Article ID: 893662 - View products that this article applies to.
Beta InformationThis article discusses a Beta release of a Microsoft product. The information in this article is provided as-is and is subject to change without notice.
No formal product support is available from Microsoft for this Beta product. For information about how to obtain support for a Beta release, see the documentation that is included with the Beta product files, or check the Web location where you downloaded the release.
ASP.NET Support Voice column
Full content protection using ASP.NETTo customize this column to your needs, we want to invite you to submit your ideas about topics that interest you and issues that you want to see addressed in future Knowledge Base articles and Support Voice columns. You can submit your ideas and feedback using the Ask For It
(http://support.microsoft.com/common/survey.aspx?scid=sw;en;1176&p0=&p1=&p2=&p3=&p4=)form. There's also a link to the form at the bottom of this column.
My name is Adam Semel. I have been with Microsoft for over 5 years working with technologies such as Windows Installer and Visual Studio Deployment. I have spent the last couple of years working on the ASP.NET team as a support professional. I love troubleshooting computer-related issues, which is what got me started in computers 23 years ago when my commodore PET would run out of memory. Let me share with you some great timesaving and powerful tips I’ve picked up along the way.
This month I will cover how we can protect any content that lives inside a Microsoft ASP.NET application directory using the built-in functionality of both ASP.NET and Microsoft Internet Information Services (IIS). The functionality works in any version of ASP.NET, including ASP.NET 2.0, which contains several rich new logon controls, and works in both IIS 5.0 and IIS 6.0.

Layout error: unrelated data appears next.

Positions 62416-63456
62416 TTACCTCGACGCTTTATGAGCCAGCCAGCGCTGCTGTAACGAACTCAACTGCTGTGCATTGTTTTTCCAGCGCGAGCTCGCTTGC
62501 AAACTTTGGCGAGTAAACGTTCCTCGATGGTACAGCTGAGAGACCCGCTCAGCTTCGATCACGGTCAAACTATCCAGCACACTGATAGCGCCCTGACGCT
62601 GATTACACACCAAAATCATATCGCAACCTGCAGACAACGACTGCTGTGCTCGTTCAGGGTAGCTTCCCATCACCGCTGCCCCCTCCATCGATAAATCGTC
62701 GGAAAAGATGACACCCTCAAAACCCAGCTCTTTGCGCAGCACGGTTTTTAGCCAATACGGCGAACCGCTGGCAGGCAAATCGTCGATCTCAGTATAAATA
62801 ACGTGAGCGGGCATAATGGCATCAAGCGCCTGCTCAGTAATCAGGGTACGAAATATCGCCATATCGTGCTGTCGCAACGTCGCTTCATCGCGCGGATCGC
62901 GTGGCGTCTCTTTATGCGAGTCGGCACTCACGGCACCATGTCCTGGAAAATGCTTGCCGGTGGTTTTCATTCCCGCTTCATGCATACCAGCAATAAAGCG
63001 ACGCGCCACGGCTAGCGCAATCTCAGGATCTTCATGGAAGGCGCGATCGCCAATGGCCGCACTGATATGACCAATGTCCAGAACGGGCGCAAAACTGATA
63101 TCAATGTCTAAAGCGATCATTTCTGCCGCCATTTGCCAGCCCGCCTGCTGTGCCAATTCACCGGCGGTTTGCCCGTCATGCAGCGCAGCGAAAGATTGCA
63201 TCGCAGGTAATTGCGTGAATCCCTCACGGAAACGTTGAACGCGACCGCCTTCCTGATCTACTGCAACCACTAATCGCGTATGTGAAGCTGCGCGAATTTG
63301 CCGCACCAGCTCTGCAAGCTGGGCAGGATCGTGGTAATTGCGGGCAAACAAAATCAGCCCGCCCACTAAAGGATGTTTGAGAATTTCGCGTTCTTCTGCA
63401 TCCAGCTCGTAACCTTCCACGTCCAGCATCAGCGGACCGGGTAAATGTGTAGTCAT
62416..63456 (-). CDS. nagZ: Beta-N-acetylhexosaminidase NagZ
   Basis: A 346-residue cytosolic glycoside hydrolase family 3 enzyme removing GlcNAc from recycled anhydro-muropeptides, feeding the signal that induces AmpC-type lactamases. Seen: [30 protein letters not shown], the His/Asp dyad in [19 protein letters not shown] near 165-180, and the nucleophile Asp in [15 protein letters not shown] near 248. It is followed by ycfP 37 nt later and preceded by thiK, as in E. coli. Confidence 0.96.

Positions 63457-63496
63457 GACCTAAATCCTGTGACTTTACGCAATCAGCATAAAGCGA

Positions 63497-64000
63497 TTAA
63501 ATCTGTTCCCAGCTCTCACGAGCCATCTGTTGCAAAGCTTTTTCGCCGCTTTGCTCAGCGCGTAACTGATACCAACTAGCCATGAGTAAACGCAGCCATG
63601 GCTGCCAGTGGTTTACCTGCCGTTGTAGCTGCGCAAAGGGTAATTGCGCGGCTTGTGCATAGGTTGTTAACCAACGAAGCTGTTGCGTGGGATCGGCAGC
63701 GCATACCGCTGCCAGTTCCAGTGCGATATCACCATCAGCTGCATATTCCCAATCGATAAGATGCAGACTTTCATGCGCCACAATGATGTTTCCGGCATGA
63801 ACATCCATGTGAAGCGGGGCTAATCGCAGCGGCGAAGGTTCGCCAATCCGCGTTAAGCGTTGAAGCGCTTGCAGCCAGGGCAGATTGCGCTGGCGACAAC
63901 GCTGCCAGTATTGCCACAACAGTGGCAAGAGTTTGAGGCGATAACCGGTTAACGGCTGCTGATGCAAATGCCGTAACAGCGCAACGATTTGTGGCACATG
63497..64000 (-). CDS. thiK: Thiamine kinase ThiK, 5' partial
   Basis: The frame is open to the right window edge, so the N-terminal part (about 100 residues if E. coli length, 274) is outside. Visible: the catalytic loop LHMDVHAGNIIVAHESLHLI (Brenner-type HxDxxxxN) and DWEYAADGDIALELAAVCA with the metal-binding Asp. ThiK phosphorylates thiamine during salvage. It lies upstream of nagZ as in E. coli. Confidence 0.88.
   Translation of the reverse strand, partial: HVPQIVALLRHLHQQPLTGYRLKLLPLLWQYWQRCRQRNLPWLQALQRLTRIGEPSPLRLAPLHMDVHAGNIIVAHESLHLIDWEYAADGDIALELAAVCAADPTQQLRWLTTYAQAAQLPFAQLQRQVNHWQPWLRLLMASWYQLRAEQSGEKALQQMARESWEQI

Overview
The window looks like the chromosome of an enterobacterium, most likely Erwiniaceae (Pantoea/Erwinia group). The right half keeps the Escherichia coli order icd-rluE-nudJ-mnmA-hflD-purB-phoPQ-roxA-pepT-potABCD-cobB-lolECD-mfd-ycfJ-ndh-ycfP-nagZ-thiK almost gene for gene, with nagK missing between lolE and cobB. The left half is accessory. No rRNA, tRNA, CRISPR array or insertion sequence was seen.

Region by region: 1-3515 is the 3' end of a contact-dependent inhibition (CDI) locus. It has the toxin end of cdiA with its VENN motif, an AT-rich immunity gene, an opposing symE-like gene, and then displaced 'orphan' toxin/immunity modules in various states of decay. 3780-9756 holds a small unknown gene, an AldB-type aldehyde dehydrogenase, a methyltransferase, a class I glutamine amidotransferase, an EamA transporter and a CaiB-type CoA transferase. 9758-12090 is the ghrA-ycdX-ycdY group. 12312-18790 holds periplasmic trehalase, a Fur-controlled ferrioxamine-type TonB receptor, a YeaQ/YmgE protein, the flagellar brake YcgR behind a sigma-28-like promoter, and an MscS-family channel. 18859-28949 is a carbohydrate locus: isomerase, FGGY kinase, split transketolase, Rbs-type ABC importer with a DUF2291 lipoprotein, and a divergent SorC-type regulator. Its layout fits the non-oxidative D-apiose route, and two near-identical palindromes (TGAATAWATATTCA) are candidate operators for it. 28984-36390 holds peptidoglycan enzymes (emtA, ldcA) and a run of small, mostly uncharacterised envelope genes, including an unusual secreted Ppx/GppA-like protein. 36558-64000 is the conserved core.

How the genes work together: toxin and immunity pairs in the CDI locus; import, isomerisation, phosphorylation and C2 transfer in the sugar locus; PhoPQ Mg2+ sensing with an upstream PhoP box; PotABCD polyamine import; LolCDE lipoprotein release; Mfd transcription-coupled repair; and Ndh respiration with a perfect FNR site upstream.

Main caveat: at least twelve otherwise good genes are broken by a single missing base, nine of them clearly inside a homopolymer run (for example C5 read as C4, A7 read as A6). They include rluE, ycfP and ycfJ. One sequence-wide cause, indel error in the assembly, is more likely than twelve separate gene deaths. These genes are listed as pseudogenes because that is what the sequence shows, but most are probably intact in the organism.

What is "full content protection"? Full content protection is the ability to force a user to be validated when the user requests any content from the Web server. By default, only .aspx pages require you to be validated when using forms authentication. If you have a .pdf file or a .jpg file, the URL can be sent in an e-mail or copied and pasted into a browser, and the content will be served regardless of whether or not you have been validated. Another scenario could be an existing HTML application that you now want to add authentication to. Quite often we need to protect more than just .aspx pages; in this column I will show you how you can fully protect any content on the site level, the application level, or the subdirectory level.
First, we are going to create a Web site that will reside on the Internet, so we will use ASP.NET forms authentication to require users to log on before they can view any pages or content on our site. I am not going to cover forms authentication in detail in this column. For more information about forms authentication, see the following Microsoft Developer Network (MSDN) Web site:
http://msdn2.microsoft.com/en-us/library/eeyk640h(vs.71).aspxFor our application, all users have to do is click a button and they are authenticated. (I have been told I am too nice!) The first part is telling our application that we want to use forms authentication. This is set in the web.config file as follows.